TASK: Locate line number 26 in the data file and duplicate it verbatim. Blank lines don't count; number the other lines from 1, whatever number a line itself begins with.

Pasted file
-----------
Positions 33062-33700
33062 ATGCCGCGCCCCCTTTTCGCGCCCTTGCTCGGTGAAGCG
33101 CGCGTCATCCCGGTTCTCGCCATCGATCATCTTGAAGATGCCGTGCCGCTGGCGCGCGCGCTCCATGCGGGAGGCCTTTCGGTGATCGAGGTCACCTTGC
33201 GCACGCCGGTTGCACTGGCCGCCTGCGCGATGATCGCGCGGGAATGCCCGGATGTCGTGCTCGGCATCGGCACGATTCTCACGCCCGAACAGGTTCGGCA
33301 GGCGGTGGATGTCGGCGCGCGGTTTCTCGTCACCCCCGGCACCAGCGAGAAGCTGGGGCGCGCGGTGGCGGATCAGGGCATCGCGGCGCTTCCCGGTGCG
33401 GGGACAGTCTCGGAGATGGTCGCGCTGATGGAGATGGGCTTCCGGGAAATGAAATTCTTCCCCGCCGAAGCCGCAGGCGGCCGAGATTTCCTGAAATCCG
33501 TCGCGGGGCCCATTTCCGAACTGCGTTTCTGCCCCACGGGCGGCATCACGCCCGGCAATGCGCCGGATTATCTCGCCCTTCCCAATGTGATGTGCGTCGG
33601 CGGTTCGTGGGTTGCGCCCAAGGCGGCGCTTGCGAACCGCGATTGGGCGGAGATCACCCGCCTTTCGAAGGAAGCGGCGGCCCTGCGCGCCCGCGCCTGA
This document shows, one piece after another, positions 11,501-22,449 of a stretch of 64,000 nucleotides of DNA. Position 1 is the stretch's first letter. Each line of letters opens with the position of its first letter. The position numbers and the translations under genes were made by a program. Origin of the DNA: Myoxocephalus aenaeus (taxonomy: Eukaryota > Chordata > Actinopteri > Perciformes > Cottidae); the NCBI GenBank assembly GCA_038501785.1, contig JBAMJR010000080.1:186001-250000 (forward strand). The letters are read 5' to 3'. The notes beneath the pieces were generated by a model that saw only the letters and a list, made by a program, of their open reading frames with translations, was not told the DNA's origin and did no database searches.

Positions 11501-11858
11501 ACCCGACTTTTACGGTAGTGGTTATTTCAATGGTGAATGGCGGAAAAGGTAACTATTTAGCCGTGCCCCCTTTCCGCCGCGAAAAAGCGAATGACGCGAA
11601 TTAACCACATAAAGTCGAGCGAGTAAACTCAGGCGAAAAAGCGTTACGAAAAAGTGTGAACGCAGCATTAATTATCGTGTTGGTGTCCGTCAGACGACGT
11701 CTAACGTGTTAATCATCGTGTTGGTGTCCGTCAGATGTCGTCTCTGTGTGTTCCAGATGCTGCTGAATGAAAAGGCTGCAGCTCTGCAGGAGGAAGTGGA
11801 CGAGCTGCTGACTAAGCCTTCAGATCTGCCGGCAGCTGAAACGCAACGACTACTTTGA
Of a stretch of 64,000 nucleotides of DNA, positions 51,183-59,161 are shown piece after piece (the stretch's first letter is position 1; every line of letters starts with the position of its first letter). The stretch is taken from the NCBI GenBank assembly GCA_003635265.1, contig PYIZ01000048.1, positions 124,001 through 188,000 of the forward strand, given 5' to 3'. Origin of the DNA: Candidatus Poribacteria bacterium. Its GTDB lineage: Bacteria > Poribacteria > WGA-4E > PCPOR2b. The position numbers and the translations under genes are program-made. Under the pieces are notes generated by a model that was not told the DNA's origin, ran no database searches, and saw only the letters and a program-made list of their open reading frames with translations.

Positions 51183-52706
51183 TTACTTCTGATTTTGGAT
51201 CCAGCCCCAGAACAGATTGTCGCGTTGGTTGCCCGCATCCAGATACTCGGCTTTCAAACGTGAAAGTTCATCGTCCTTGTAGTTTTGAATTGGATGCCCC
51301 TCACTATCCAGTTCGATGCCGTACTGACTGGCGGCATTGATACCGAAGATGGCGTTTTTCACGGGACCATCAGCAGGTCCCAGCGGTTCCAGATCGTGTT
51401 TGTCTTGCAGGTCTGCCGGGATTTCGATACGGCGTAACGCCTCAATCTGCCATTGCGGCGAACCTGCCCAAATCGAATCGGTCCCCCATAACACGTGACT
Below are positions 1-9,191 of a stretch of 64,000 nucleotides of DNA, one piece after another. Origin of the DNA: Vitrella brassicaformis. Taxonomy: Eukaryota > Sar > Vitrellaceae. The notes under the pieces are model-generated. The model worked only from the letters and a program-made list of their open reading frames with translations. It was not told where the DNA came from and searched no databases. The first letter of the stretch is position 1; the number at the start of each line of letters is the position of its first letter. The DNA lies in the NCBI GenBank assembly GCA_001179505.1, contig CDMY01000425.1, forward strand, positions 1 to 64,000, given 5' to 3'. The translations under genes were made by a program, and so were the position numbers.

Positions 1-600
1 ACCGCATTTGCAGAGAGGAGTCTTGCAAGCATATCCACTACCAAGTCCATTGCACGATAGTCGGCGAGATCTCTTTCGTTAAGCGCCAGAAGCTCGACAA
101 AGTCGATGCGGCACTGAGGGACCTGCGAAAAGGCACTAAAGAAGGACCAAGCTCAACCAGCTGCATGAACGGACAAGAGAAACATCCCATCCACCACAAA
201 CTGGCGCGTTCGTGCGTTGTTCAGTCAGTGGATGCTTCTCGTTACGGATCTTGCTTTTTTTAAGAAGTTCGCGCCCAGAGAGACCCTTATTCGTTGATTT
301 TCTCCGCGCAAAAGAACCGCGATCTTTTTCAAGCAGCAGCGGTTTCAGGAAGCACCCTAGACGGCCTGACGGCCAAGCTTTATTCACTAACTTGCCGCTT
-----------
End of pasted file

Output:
301 TCTCCGCGCAAAAGAACCGCGATCTTTTTCAAGCAGCAGCGGTTTCAGGAAGCACCCTAGACGGCCTGACGGCCAAGCTTTATTCACTAACTTGCCGCTT